Once again, I find myself torn as an educator parent living in this world of technology. I want to allow my child freedom to learn about all that interests her using technology and trust her actions, but I do not want to have certain discussions with an 8-year old.
Long story short – after much debating, researching, and long term thinking….we surprised our daughter with her own Chromebook! It is white, so she calls it Snow White. 🙂 So precious.
Very quickly I realized I needed make sure our knowledge of internet safety was the same! Here is what is so very hard for me. As an educator, I preach (and I really have, to many other parents and teachers) that we cannot shelter our kids from this. It is not going away. We must teach them how to search responsibly and how to act, not react, when they do stumble across an ad that isn’t so nice. We need to TEACH them these things from the very beginning.
I feel safe search sites are set up to do their job. I feel kids who know what to do and how to act responsibly will know how to properly use the internet. I feel kids deserve our trust in them. We cannot control their every move in real life when they are not with us. Right?! I have followed this philosophy with my kids in class and we have never had a problem! Really. So, I will keep on preaching.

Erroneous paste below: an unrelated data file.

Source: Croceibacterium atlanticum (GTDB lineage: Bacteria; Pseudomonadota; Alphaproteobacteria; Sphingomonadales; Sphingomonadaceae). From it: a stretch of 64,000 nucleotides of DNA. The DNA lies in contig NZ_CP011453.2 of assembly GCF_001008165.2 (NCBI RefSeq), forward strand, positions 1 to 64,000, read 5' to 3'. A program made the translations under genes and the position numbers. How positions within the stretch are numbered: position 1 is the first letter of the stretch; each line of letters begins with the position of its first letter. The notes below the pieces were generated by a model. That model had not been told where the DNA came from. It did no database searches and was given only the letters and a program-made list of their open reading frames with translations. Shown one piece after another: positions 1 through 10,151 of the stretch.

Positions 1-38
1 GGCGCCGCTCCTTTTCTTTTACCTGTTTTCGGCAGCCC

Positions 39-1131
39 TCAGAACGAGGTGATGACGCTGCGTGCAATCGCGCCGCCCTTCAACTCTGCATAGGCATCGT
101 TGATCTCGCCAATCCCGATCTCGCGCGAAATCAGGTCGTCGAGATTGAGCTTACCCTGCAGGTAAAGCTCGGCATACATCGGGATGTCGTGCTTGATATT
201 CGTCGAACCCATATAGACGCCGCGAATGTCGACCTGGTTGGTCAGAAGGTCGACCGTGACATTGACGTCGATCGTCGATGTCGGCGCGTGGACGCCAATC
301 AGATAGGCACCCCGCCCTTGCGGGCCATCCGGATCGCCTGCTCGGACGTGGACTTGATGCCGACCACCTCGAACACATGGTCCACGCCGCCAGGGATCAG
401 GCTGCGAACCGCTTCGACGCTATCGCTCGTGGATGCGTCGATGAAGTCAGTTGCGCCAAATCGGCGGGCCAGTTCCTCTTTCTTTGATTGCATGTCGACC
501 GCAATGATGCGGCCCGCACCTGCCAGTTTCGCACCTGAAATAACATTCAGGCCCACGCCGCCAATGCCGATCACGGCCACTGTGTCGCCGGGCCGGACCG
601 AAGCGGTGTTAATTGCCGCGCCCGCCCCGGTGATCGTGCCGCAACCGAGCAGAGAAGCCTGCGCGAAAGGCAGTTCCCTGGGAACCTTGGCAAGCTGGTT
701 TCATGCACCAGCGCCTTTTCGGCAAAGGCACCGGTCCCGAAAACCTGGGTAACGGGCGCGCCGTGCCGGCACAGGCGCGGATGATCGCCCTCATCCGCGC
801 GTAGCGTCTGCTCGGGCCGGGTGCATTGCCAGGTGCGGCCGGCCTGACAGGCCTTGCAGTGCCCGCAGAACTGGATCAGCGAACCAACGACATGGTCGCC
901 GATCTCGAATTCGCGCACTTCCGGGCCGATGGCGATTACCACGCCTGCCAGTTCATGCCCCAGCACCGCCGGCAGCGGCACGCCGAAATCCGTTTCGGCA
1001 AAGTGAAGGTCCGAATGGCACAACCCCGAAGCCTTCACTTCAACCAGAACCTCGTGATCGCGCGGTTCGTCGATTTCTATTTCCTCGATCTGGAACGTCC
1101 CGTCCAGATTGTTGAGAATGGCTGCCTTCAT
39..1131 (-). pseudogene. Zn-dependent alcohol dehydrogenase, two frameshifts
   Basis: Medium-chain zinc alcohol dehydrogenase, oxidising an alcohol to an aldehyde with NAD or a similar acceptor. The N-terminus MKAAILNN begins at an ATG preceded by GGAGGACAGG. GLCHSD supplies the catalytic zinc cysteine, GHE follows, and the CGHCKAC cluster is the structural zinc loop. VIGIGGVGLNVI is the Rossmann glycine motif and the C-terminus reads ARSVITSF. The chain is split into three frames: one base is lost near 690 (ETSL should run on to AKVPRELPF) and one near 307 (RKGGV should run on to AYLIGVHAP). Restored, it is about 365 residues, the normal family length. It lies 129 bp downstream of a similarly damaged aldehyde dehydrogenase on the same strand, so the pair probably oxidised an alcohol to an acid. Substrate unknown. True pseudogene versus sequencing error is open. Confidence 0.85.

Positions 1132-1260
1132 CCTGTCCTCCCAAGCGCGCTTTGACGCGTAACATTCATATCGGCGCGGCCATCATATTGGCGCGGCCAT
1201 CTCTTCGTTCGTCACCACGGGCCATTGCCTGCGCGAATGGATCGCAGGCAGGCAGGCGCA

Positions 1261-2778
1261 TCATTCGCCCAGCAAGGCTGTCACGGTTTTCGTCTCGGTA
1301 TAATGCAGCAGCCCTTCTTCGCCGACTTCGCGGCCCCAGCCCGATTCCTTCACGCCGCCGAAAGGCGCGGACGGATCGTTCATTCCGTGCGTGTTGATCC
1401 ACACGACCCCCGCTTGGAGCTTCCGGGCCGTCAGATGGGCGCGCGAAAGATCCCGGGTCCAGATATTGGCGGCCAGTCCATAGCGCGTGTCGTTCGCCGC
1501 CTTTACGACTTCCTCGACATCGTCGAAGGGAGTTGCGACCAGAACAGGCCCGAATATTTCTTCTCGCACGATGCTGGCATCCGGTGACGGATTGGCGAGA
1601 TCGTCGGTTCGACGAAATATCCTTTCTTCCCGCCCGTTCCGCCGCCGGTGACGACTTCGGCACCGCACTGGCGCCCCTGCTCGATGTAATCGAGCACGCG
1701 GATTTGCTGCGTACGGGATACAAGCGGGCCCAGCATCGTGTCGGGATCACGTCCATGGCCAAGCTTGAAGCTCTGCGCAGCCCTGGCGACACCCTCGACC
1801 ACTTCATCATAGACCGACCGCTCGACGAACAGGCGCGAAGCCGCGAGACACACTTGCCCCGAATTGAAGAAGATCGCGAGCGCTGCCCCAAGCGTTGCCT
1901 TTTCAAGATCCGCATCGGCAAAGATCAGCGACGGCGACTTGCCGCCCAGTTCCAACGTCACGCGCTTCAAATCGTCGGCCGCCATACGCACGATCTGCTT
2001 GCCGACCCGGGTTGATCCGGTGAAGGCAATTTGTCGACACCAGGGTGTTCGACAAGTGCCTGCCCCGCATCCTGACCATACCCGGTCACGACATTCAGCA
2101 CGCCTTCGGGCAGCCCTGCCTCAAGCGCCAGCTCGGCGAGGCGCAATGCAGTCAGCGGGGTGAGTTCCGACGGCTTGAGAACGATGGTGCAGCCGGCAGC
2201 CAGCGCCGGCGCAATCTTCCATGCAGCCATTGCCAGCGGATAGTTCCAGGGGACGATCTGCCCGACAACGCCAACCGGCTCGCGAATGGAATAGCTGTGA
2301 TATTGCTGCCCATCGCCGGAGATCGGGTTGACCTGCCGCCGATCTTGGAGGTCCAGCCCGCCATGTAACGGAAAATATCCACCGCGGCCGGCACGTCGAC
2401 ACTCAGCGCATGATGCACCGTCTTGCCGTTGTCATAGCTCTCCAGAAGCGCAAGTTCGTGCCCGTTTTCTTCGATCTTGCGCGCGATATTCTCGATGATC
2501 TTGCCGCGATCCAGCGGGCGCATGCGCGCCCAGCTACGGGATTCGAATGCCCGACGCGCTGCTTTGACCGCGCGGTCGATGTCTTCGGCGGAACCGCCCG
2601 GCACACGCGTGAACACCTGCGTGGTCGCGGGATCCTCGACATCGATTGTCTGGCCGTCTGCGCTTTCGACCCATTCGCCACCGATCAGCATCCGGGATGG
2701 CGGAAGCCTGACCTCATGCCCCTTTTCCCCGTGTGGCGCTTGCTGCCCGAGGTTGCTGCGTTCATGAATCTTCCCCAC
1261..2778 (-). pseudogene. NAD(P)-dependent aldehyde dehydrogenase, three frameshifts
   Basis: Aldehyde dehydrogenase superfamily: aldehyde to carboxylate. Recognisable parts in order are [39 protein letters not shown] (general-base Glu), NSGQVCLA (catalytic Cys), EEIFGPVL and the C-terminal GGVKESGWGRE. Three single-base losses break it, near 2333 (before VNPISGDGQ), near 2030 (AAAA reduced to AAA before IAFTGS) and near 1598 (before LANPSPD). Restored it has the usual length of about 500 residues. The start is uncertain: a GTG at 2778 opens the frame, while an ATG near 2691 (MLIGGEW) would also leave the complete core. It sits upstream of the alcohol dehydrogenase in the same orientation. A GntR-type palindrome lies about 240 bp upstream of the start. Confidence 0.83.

Then it happened!
When your child is searching what her name means on a kid safe search engine site, you would not think urban dictionary would pop up as a top site choice, but it did…and she chose it. As we all went about cleaning up the kitchen, unaware of this, she began reading aloud what other names meant. I then realized, it was time to have a deeper lesson on the topics of internet searching, safety, media literacy, and all of the above. And quite honestly, it scares me as a MOM, not an educator. I had to find a way to protect my little girl as much as I can, while educating her on how to search effectively, while also allowing her freedom to search topics of interest without choices that are inappropriate showing up. Is that too much to ask? 😉 We already have a house rule of using computer/iPad in same room as grown up, but when she is on a kid safe site….you just don’t think twice. Until now.
So, here is what I solidified in this lesson:
1. You cannot be there all the time to hold their hand and protect them from everything, but you can teach them how to respond in situations. I use www.commonsensemedia.org regularly for lessons and tips.
2. You cannot control everything, BUT you can monitor closely! I stumbled across this great resource. http://www.omgchrome.com/a-parents-guide-to-supervised-users/
Call this control or whatever you want, but I call it smart and the perfect answer for this mom of an 8 year old baby girl who likes to research because she is curious about life! It allows me to monitor her searching, restrict certain sites if needed, while letting her have the freedom of searching and growing as a responsible digital citizen.
I plan to hold tight to my beliefs on the importance of:
1. being present with students as they are learning how to search the worldwide web effectively.
2. teaching students how to act responsibly when things do pop up.
3. educating students how to be media literate and how to evaluate sites and resources.